Nine year old Walter Collins disappeared from his Lincoln Heights neighborhood on March 10, 1928. His mother, Christine, had spent the next five months hoping and praying for her son to return to her. On August 4, 1928 she received word that he’d been found alive on a farm in DeKalb, Illinois. What a relief! She’d be able to hold her boy in arms again. Christine’s excitement must have been palpable as the train bearing Walter arrived at the station.
Christine’s joy turned to shock and disbelief when the boy who stepped off the train didn’t look, sound, or feel like her child. The reunion that should have mended her heart, instead shattered it into a thousand jagged bits.
What a nightmare. Captain J.J. Jones of the LAPD insisted that the child was Walter — he was just a little worse for his harrowing experience. Had he really changed so much in five months? Of course not, a mother would know her own flesh and blood. All she could say was: “I do not think that is my boy”. That wasn’t what Jones had wanted to hear, and he wasn’t going to let Mrs. Collins get away with humiliating him or the LAPD. Jones strongly advised Mrs. Collins to take the boy home and “try him out for a couple of weeks.” Try him out?
Christine was so shaken by the public reunion and the relentless pressure being applied to her by the police that she acquiesced and took the strange boy home with her.
Of course police and doctors continued to question the boy about his kidnapping. They were anxious to identify his abductor. How had he managed to get to Illinois, and had he escaped captivity or been released? The boy’s story wasn’t hanging together, and psychiatrists felt he was keeping a strange secret but they couldn’t pry it out of him.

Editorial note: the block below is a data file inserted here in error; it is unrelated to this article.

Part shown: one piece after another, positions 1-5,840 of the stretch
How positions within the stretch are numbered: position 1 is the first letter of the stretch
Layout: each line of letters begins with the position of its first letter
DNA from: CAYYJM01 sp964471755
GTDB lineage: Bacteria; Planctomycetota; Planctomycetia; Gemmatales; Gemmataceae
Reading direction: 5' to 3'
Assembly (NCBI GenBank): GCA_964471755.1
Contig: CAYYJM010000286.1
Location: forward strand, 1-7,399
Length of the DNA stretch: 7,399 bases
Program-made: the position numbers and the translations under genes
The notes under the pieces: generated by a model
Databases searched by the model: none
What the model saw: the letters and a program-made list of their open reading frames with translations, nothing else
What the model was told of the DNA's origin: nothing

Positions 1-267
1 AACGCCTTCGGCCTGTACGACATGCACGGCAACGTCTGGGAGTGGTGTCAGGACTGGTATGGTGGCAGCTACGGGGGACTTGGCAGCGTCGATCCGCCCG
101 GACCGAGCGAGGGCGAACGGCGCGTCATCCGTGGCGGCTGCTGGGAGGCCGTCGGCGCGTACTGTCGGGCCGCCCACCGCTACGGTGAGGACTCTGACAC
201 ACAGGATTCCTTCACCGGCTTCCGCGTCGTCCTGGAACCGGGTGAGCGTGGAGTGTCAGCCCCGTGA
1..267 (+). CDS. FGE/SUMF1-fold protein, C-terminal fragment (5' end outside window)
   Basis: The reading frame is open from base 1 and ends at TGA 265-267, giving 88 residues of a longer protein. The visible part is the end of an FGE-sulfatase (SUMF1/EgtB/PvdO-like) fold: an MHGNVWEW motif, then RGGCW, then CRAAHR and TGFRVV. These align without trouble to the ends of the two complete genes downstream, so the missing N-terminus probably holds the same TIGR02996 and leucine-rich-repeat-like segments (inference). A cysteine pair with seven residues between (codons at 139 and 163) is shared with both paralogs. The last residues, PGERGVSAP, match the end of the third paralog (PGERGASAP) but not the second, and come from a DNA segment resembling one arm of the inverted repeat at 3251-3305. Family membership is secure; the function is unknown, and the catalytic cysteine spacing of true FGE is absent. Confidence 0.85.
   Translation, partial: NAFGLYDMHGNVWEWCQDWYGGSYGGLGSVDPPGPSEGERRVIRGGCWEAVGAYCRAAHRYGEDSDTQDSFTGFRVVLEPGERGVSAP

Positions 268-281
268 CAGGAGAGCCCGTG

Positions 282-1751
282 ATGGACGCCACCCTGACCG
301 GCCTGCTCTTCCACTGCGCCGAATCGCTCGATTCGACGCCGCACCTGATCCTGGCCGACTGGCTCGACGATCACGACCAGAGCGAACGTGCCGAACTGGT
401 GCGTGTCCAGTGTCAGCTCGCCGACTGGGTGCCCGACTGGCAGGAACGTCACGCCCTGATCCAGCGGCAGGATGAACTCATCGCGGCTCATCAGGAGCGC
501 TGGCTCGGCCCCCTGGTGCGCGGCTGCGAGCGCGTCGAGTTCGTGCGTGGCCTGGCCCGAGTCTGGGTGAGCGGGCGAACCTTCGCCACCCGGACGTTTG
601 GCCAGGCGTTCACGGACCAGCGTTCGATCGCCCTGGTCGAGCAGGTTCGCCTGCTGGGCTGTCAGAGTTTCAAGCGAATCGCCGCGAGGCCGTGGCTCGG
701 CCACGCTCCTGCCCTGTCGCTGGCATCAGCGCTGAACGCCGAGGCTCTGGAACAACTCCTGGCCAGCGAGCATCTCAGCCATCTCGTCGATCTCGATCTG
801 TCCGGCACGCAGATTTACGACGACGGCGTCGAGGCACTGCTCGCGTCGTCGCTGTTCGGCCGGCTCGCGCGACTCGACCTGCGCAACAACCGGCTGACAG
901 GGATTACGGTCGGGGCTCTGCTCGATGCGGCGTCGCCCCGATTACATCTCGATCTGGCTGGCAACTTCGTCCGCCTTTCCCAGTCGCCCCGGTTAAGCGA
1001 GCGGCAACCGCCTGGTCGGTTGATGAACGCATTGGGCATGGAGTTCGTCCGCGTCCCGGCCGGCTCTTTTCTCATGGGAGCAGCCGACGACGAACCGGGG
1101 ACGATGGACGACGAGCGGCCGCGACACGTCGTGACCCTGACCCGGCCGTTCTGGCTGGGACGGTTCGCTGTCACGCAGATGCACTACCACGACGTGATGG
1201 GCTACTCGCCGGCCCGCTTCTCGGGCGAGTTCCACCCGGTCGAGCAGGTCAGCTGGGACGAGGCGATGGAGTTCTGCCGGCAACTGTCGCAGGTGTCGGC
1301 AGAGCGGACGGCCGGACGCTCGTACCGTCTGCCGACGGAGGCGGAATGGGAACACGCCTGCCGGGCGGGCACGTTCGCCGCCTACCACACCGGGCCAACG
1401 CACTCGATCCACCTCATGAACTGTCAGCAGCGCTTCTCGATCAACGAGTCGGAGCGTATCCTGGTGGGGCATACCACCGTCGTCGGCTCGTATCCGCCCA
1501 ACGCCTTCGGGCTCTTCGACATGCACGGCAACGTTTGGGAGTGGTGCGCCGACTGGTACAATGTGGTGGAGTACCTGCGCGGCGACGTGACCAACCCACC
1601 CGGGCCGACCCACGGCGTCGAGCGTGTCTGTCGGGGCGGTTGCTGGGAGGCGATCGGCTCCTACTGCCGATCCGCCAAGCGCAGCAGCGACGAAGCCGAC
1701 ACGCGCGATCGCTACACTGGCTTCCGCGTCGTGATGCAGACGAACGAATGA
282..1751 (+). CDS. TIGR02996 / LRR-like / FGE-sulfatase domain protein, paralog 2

For three weeks Christine made and effort to accept the boy as Walter, but how could she when she knew better? She gathered her son’s dental records and accompanied by friends she returned the child to the Los Angeles Police Department.
Captain J.J. Jones was not pleased; in fact he was livid. He berated Christine and accused her of trying to humiliate the LAPD! Jones knew exactly what to do with the stubborn woman, he had her committed to the psychopathic ward of the General Hospital for observation under a Code 12 internment. Code 12 was invoked to jail or commit someone who was deemed difficult.
While Christine was being held in the psych ward, the boy who would be Walter finally confessed to having lied about everything. The shrinks had been right, the kid had been keeping a very strange secret — his real name was Arthur Hutchins, Jr. and he was a runaway. When he realized that he bore a resemblance to the missing Collins boy he saw an opportunity to start a new life in Los Angeles and, if he was lucky, go to Hollywood to meet with his favorite cowboy star, Tom Mix.
Christine was released from the hospital ten days following the impostor’s confession.
Arthur’s confession had taken the investigation into Walter Collins disappearance back to square one. How in the hell were the cops going to get the case back on track?
A few weeks after Arthur’s confession, and Christine’s release from the psych ward, the Walter Collins case would take a monstrous turn.
NEXT TIME: The murder farm.